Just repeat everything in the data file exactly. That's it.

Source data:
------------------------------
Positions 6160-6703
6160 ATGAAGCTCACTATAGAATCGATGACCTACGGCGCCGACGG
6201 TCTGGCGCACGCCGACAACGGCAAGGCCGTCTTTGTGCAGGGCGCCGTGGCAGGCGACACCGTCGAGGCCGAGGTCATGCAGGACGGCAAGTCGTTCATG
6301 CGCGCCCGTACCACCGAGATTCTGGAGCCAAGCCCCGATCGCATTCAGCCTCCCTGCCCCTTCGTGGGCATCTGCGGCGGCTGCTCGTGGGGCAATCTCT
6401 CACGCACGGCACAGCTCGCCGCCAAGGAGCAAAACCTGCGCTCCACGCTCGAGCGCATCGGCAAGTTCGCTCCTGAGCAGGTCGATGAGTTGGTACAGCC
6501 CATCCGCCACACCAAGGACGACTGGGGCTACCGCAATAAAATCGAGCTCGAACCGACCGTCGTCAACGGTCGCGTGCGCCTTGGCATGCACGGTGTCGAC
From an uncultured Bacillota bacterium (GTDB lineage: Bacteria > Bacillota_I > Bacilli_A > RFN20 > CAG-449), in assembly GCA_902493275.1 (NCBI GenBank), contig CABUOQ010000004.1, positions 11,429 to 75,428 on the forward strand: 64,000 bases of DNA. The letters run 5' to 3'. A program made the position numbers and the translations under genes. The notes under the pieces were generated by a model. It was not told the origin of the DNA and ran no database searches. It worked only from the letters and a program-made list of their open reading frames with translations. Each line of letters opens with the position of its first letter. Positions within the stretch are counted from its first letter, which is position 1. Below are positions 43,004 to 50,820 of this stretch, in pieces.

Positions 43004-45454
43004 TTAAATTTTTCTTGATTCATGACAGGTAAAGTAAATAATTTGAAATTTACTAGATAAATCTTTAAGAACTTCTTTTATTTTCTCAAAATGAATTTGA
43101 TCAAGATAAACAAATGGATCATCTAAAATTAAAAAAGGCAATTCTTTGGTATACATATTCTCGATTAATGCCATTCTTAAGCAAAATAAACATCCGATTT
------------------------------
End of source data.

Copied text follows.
Positions 6160-6703
6160 ATGAAGCTCACTATAGAATCGATGACCTACGGCGCCGACGG
6201 TCTGGCGCACGCCGACAACGGCAAGGCCGTCTTTGTGCAGGGCGCCGTGGCAGGCGACACCGTCGAGGCCGAGGTCATGCAGGACGGCAAGTCGTTCATG
6301 CGCGCCCGTACCACCGAGATTCTGGAGCCAAGCCCCGATCGCATTCAGCCTCCCTGCCCCTTCGTGGGCATCTGCGGCGGCTGCTCGTGGGGCAATCTCT
6401 CACGCACGGCACAGCTCGCCGCCAAGGAGCAAAACCTGCGCTCCACGCTCGAGCGCATCGGCAAGTTCGCTCCTGAGCAGGTCGATGAGTTGGTACAGCC
6501 CATCCGCCACACCAAGGACGACTGGGGCTACCGCAATAAAATCGAGCTCGAACCGACCGTCGTCAACGGTCGCGTGCGCCTTGGCATGCACGGTGTCGAC
From an uncultured Bacillota bacterium (GTDB lineage: Bacteria > Bacillota_I > Bacilli_A > RFN20 > CAG-449), in assembly GCA_902493275.1 (NCBI GenBank), contig CABUOQ010000004.1, positions 11,429 to 75,428 on the forward strand: 64,000 bases of DNA. The letters run 5' to 3'. A program made the position numbers and the translations under genes. The notes under the pieces were generated by a model. It was not told the origin of the DNA and ran no database searches. It worked only from the letters and a program-made list of their open reading frames with translations. Each line of letters opens with the position of its first letter. Positions within the stretch are counted from its first letter, which is position 1. Below are positions 43,004 to 50,820 of this stretch, in pieces.

Positions 43004-45454
43004 TTAAATTTTTCTTGATTCATGACAGGTAAAGTAAATAATTTGAAATTTACTAGATAAATCTTTAAGAACTTCTTTTATTTTCTCAAAATGAATTTGA
43101 TCAAGATAAACAAATGGATCATCTAAAATTAAAAAAGGCAATTCTTTGGTATACATATTCTCGATTAATGCCATTCTTAAGCAAAATAAACATCCGATTT